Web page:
were. McGruff’s men began pulling on the reindeer.
“C’mon, George, get those shitting bastards moving up the ramp!”
George snapped the reins again. The reindeer continued breathing
smoke and farting like popcorn. McGruff’s men had taken to
punching the reindeer. Jeremy leaned over.
“Dad, I think you have to yell at them you know—Away, Donner,
George shouted, “Away, Donner! Away, Prancer! Away, Vixen,
Cupid, and Blitzen!”
“George she’s at the bloody window,” Dean said into his ear. “You
got to get up on that bloody roof! I can only cover with the snow so
“The bastards won’t move,” George yelled into the wireless mike.”
He stared at McGruff and felt The Sally Jane starting to drift into
another boat. “Do something, McGruff!”
“Hang on to yer ass,” McGruff shouted.
He then leaned over and goosed the three lead reindeer with
his cattle prod. The reindeer bolted like they just heard the starting
bell. George and his son were thrown back against the sled as the
animals charged the long wooden ramp. George grappled the reins
watching the backs of the nine reindeer rolling up and down as they
hit the angled ramp. It sounded like a hundred horses clopping across
a bridge as the wood groaned and snapped under the weight load.
George felt the sled swing back and forth as they gained momentum
and bumped onto the ramp.
“ALRIGHT!” Jeremy screamed.
George watched the world fall away with the snow and the wind
and the reindeer pounding up the wooden ramp. Then he realized
he was behind the nine seven-hundred-pound animals, who had
dumped him before. The reindeer had decided that going anywhere
was better than getting shocked. They bolted for the roof in the deafening
thunder of hooves. The question was then: Would they turn
and would they stop?
“Fantastic, mate!” Dean blared in his ear.
George hung on tightly to the reins and heard Dean’s shout again
as he doubled up the reins and entered a void of oily smoke and
chemical snow. Dim train lights strafed the smoky, snowy gloom as
the digital projectors shot an image into the sky. But now George
saw nothing. He was lost in the smoke and the snow with the digital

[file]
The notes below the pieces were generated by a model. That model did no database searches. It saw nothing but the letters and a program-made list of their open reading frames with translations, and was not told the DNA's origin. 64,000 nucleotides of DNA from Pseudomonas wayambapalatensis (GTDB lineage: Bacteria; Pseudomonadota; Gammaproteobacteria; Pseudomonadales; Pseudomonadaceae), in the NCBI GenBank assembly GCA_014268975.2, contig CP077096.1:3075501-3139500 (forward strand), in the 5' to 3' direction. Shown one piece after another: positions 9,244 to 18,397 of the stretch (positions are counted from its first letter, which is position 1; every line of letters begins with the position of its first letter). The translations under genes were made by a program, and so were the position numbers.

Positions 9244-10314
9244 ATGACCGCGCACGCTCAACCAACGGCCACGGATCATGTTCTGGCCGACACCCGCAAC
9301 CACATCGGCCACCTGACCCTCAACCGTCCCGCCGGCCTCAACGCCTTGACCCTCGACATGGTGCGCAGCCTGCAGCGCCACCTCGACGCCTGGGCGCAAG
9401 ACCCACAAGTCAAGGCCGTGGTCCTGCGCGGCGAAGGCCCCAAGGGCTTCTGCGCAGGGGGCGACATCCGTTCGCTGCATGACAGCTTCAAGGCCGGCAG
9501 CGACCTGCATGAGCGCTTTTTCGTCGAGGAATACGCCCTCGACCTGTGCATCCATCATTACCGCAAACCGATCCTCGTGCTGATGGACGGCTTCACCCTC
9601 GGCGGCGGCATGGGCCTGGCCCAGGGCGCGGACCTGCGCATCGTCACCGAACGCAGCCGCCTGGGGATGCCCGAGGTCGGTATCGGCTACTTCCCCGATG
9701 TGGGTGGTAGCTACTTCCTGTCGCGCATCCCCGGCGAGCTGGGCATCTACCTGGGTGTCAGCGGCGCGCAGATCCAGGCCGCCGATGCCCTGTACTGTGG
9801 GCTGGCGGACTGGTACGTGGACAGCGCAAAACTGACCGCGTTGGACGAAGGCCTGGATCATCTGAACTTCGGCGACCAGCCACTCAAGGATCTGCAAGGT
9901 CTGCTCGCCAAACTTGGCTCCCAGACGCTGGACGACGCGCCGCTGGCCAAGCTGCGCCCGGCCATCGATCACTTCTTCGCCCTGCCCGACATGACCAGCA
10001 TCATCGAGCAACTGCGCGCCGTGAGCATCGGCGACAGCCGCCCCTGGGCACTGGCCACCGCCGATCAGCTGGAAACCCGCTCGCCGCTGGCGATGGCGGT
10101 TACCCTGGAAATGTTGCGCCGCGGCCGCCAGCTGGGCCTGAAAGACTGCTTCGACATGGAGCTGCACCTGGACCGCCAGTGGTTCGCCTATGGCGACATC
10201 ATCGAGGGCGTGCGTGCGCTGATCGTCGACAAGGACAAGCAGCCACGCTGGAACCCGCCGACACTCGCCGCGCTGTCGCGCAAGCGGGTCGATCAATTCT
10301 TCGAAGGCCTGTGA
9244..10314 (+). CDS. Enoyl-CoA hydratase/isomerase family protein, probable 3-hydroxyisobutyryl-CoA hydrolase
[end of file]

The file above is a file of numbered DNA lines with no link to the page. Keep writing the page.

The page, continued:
projector blinding him like the light of a train. His son was holding on
to the sled like someone on a rollercoaster, and George pulled back
on the reins as he felt the sled turning. McGruff had men on the roof
who were to assist in guiding the reindeer on the turn.
“YOU ARE ON THE ROOF, MATE!”
“I can’t see a damn thing with all this smoke and snow,” George
shouted into the microphone.
“She is still at the window, and you are not in front of her. You
got to stop them, mate, when I tell you, or you’re going to go right
back down the other ramp!”
George could hear the hissing and the hum of the smoke and
snow machines and tasted the oily chemical snow. He wondered what
his daughter was seeing right now. Like a man in a fogged-in ship,
he looked for any kind of landmarks. He was a jet on final approach,
waiting for a signal from the tower and praying he could stop.
“Alright, assistants, get the hell back before you get seen. The sled
is lined up, and those reindeer have got to stop! Get ready, George!
Okay, you are in front of the window! STOP!”
George felt the sled slow, but the reindeer were still trotting forward.
He jerked back with all of his might and still they didn’t stop.
“Mate, you got to stop those bloody reindeer so the assistants
can grab them!”
And just then, George saw The Sally Jane. She was heading for
the dock again, and he was about to tear a foot-long gash in the side.
George stood up in the sled and pulled on the reins as hard as he
could, screaming out: “STOP! STOP, YOU BASTARDS!”
The reindeer stopped. George looked at Jeremy in his elf hat,
coated in the same white paste that had painted him like a cream-colored
minstrel. They looked like two men who had just flown in from
the North Pole. His son shook his head, eyes beaming like a twelveyear-
“That was awesome, Dad!”